Happy invention

Daisaku Ikeda says “Everything passes. Both soaring joys and crushing sorrows fade away like a dream. However, the knowledge of having lived one’s life to the fullest never disappears.”

My life has been quite full so far and yes, I have done foolish things too and wasted time.  However, the time that I have spent following my heart have been the most joyful (including writing these blogs, which have helped me to understand myself).  Yes, I can to look back at the foolish stuff I have done, yet they were learning experiences, even though they may have been sometimes unhappy.  The present is the only moment to live, fully.  We don’t know what the future may bring but as Alan Kay says, “The best way to predict the future is invent it.”

Happy invention today to all of you!



on being safe

Yesterday, I wrote about following your heart while overcoming physical problems.  I have also been thinking about how one can be creative while grappling with externally imposed severe mental and physical restrictions such as imprisonment and torture. I have a book, Another Sky: voices of conscience from around the world, which contains accounts of activists, poets, scientists, teachers and writers who were imprisoned for their beliefs.  Like the Jewish prisoners from German concentration camps, these men and women from all over the world produced great letters, memoirs, poetry and even paintings.  Some like Ken Saro- Wiwa paid the ultimate price and some like Aung San Suu Kyi were eventually released.

Despite being physically separated, our spirit can still connect and intersect with everyone and this becomes our source of energy and creativity.  Whether we are physically free or not, our true freedom and creativity comes from within.  We could be living with liberty and wealth but not following our hearts.  Nichiren writes- “…when a caged bird sings, birds who are flying in the sky are thereby summoned and gather around, and when the birds flying in the sky gather around, the bird in the cage strives to get out. When with our mouths we chant the Mystic Law, our Buddha nature, being summoned, will invariably emerge.”


Thich Tue Sy, a Vietnamese scholar and writer, was arrested in March 1984 and sentenced to death four years later on trumped up charges. The sentence was later commuted to 20 years imprisonment and he was finally released in 1998.  In the poem below written in prison, he manages to convey his true and vast state of life despite the confinement-

Narrow Cell

Here in my narrow cell I am free.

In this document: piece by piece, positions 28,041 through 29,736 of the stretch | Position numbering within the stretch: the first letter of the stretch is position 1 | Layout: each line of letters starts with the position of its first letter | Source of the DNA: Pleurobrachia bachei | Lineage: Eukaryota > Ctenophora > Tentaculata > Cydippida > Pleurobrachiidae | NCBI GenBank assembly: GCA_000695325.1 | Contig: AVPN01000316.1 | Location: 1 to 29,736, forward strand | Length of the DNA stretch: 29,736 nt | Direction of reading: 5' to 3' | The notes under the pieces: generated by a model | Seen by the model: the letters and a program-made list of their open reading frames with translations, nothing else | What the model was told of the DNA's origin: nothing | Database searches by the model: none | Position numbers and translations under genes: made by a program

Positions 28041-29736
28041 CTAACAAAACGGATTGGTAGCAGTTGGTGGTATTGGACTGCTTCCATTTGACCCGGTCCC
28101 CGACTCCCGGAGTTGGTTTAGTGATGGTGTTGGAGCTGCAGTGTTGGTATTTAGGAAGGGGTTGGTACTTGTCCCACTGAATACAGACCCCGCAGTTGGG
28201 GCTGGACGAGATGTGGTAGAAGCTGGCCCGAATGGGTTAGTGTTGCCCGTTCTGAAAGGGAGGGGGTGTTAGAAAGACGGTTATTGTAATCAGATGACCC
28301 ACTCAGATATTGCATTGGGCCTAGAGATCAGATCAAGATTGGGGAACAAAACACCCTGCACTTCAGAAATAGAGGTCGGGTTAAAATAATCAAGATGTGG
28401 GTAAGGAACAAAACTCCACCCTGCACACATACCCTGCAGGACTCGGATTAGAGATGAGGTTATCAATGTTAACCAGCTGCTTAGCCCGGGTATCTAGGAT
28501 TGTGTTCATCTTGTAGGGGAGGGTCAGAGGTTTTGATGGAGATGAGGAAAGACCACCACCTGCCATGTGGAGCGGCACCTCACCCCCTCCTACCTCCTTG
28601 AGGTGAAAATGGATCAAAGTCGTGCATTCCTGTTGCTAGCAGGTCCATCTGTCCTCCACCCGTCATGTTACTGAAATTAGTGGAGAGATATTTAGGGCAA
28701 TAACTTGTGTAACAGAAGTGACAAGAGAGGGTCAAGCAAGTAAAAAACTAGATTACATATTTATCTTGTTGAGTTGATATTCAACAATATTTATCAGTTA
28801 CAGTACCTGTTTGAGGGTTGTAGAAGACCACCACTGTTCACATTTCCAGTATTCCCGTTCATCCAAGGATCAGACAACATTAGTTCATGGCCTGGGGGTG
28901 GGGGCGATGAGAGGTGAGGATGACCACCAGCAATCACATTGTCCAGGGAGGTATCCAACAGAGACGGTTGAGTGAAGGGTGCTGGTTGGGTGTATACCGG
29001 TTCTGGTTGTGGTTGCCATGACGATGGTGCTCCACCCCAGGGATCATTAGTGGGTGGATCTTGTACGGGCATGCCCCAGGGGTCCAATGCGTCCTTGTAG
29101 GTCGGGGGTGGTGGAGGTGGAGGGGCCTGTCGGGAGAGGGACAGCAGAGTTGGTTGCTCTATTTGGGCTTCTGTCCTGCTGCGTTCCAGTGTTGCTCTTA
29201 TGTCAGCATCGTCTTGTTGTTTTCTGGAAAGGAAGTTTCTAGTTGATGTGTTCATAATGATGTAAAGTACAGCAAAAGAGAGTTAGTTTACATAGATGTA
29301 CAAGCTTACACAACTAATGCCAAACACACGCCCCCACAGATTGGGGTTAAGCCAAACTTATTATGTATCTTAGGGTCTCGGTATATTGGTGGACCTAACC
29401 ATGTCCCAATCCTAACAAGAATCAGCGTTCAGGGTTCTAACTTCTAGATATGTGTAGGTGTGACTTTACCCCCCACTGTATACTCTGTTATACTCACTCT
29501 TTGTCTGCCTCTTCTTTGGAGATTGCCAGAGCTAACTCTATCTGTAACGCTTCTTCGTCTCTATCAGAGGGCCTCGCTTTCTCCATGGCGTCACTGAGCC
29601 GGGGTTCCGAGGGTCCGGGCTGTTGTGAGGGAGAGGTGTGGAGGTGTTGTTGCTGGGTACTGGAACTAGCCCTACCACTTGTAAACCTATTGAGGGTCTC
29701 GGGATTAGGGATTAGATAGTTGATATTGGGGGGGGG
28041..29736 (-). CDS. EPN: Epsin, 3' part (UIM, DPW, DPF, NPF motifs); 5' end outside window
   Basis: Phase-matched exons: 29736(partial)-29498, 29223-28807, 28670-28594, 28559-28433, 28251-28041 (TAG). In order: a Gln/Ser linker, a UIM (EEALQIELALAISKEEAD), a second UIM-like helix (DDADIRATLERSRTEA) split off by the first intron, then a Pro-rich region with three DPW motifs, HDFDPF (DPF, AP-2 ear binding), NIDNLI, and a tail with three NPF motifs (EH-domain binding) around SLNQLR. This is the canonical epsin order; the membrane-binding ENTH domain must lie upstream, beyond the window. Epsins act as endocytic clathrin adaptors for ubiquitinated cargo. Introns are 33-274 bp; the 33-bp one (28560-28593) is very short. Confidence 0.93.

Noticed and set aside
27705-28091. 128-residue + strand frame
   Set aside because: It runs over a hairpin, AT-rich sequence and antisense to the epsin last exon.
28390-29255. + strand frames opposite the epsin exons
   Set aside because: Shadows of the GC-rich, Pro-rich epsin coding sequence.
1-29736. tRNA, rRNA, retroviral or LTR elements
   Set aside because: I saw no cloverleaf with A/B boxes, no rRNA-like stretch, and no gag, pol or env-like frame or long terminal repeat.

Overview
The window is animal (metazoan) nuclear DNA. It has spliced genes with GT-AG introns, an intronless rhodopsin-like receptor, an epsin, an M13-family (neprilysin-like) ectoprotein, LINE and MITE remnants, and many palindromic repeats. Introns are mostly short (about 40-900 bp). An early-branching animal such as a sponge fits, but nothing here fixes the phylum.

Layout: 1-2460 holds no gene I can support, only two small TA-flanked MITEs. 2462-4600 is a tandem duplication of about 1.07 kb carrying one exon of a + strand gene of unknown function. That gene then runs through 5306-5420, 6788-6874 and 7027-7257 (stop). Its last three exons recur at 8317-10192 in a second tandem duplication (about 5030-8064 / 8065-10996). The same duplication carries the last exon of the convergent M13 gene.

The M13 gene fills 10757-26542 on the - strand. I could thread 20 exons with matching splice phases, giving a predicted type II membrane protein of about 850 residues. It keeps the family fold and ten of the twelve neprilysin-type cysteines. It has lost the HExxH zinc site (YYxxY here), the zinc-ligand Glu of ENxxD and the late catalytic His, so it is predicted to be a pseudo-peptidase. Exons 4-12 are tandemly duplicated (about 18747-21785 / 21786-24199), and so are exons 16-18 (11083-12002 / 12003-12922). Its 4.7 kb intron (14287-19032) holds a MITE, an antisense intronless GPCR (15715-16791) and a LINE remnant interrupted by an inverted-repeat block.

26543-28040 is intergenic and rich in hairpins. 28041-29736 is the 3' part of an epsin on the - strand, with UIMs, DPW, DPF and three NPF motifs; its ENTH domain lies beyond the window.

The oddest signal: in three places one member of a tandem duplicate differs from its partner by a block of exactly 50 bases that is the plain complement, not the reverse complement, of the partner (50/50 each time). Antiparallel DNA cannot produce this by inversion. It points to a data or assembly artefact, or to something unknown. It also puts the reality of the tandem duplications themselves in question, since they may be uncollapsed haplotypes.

Strolling leisurely.

I talk, laugh with myself,

casting a longing eye towards the Eternal sun.

How to overcome the four sufferings


(Lotus flowers in Kew Gardens.  Photo credit: Author)

Earlier I wrote about the four universal sufferings that human beings experience, no matter what their status, wealth or fame.  Buddhism says that these are the sufferings of life, illness, ageing and finally death.  The lotus flower is especially significant in Buddhism.  Mired in the muddy pond, beautiful blossoms bloom, undeterred.  Life is like that- we live in world with evil, suffering, corruption and injustice but we can still blossom despite it. In fact, the ‘muddy’ world allows us to show our brilliance and creativity just like the relationship between the lotus and it pond; and the ‘muddy pond’ of our world supplies us with the right materials to manifest our highest potential.

Lotus is the only flower that carries the mature seeds inside it, signifying the simultaneity of ’cause and effect’ i.e. whatever you ‘sow’ you reap instantly in that it ingrains a particular effect on you.  Thus, whatever you think or do, creates the instant effect of changing something inside you whether it is immediately visible or not.  We can learn from the lotus flower that by having positive and creative vision and taking action, we are instantly changing ourselves and our world.

Daisaku Ikeda, the Buddhist philosopher, says-“…we can transform the sufferings of being born into this world into the joy of living life to the fullest; the sadness and loneliness of ageing into the pleasures of fostering the younger generation; the challenges of illness into an opportunity for elevating our state of life; and even the sorrow of death into a song of eternal triumph”.